Denver Real Estate Law and Family Law Blog. (Vol 1.37) June 15, 2014
By Craig Franklin Chambers Esq. 7851 S. Elati Street #204, Littleton, CO 80120
The Littleton Lawyer.
As a Colorado real estate and divorce lawyer, specializing in civil ligation, real estate law and divorce law in Littleton, Englewood, Lone Tree, The Tech Center, Denver, Highlands Ranch, and Jefferson, Arapahoe, and Douglas County, one of the biggest problems I come across is the failure of the Seller to fully disclose the condition of a home in a residential real estate transaction.
The Buyer expects the fundamental features of the home such as the roof, furnace, and structure to be functional, and he usually inspects them along with the cosmetics of the home in his home inspection. The problem arises when the home inspector misses problems, either through the negligence of the home inspector, or because of the Seller took efforts to hide or conceal the problems.
The question arises: What is a seller required to disclose when selling a home?
The Colorado Real Estate Commission requires a Square Footage Disclosure, a Source of Water Disclosure, and a Seller's Property Disclosure which may or may not be required as a part of the contract between the parties. The EPA requires a lead-based paint disclosure for houses built in 1978 or older. Some real estate offices require other disclosures such as disclosures for mold.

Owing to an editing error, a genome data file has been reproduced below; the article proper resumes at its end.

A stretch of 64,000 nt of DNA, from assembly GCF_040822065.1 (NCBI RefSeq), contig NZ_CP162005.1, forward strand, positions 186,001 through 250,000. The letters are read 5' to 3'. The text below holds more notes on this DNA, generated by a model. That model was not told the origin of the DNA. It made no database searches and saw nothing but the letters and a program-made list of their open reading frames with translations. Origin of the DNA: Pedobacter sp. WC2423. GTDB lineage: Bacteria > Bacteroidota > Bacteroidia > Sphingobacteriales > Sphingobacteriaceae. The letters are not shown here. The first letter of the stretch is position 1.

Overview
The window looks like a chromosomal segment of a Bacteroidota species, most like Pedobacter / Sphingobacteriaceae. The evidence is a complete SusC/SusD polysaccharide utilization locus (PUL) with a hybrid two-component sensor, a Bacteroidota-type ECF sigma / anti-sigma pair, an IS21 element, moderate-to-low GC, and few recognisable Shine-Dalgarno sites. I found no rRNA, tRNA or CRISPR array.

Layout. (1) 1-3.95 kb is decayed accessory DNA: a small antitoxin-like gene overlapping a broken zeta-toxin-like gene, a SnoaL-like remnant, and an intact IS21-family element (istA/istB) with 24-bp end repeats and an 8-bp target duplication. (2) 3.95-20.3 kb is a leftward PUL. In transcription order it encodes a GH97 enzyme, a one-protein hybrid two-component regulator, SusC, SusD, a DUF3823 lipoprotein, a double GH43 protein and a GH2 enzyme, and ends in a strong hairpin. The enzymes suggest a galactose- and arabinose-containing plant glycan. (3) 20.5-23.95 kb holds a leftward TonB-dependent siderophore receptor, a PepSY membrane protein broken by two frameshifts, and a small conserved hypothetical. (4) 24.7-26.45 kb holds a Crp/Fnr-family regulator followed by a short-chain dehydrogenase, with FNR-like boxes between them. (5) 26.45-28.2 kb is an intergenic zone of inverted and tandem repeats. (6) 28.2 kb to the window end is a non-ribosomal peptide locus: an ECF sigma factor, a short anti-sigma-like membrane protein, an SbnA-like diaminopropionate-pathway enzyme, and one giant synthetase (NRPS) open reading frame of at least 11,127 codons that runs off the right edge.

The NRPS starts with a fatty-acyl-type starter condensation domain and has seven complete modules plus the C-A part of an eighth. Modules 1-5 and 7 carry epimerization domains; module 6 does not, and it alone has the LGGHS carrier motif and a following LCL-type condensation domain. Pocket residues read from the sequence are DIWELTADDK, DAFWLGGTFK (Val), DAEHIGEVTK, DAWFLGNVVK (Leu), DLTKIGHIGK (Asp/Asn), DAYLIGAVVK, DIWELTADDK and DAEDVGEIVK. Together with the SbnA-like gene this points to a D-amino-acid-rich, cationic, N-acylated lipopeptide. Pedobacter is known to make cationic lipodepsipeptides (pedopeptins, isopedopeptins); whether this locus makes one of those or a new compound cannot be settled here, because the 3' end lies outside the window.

Usually a Seller can decline to provide these disclosures, or the buyer can waive them . This is common if the Seller is an estate, a bank, HUD, or a third-party relocation company, none of whom would have knowledge of the condition of the property.
Under Colorado case law, the only legal requirement of a Seller is that the Seller is required to disclose any latent defects of which he has actual knowledge. What this means is that the Seller's disclosure responsibilities are limited to defects not readily ascertainable by the buyer; and his disclosure is limited to defects of which he is actually aware. This is the basic legal disclosure requirement under Colorado law.
The best witness to prove a case for failure to disclose like this would be a neighbor, contractor, or similar third party who advised or assisted the Seller in discerning or covering up the problem. As you can imagine, as this type of case moves forward, a witness like this is usually hard to find.
The solution is to consider the disclosures of the Seller with a grain of sale. Have the home inspected by as many types of professional home inspectors as are appropriate for the property, and learn for yourself the condition of the home. And if the home fails inspection, no matter how much you like the home, don't be afraid to simply cancel the transaction and find another property.